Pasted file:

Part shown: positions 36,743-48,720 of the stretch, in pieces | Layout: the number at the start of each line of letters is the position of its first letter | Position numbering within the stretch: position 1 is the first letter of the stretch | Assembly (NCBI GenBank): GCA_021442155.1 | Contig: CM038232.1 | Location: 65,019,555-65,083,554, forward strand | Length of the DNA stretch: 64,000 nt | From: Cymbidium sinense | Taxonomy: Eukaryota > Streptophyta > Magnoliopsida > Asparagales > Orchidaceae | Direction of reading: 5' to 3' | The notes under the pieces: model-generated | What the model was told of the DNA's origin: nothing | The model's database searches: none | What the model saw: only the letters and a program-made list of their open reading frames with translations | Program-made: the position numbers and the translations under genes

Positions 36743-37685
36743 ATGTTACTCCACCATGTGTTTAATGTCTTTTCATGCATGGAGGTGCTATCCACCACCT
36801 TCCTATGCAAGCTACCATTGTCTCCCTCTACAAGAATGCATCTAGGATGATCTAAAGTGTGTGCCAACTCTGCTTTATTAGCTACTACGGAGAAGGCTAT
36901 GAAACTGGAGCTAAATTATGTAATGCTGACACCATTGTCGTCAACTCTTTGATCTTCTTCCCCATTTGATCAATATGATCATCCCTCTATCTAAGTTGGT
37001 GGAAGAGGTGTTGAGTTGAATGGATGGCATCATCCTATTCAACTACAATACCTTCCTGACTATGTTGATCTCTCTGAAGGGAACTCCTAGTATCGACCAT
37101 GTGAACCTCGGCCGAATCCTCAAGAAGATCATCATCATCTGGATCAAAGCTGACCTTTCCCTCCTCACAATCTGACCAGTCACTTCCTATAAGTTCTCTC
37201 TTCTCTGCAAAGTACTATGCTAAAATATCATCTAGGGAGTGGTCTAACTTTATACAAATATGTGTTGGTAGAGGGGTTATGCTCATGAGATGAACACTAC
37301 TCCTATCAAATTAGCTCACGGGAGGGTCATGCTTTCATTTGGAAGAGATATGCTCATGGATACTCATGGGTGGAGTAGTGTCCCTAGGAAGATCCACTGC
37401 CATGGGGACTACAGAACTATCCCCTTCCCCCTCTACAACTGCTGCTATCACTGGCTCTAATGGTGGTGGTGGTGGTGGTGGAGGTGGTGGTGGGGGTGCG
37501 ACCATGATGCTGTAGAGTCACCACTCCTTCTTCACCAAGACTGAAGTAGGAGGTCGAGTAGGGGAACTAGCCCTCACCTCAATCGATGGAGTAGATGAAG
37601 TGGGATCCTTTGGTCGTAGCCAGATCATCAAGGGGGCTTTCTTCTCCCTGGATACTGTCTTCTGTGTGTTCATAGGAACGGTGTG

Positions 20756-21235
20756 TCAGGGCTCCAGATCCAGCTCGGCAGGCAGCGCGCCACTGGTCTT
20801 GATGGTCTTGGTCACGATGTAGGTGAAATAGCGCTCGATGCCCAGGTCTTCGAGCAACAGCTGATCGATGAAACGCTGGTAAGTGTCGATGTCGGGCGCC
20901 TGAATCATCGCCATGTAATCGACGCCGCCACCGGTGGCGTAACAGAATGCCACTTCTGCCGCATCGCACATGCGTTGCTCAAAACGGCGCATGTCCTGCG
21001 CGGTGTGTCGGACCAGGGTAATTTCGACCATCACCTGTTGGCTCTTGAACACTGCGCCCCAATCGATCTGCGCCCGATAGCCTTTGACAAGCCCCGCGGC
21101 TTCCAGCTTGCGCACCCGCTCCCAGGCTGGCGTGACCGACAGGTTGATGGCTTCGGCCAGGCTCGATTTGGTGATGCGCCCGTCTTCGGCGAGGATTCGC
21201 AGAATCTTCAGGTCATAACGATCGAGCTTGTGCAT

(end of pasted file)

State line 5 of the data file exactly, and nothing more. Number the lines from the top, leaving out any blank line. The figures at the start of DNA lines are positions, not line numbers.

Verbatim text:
36901 GAAACTGGAGCTAAATTATGTAATGCTGACACCATTGTCGTCAACTCTTTGATCTTCTTCCCCATTTGATCAATATGATCATCCCTCTATCTAAGTTGGT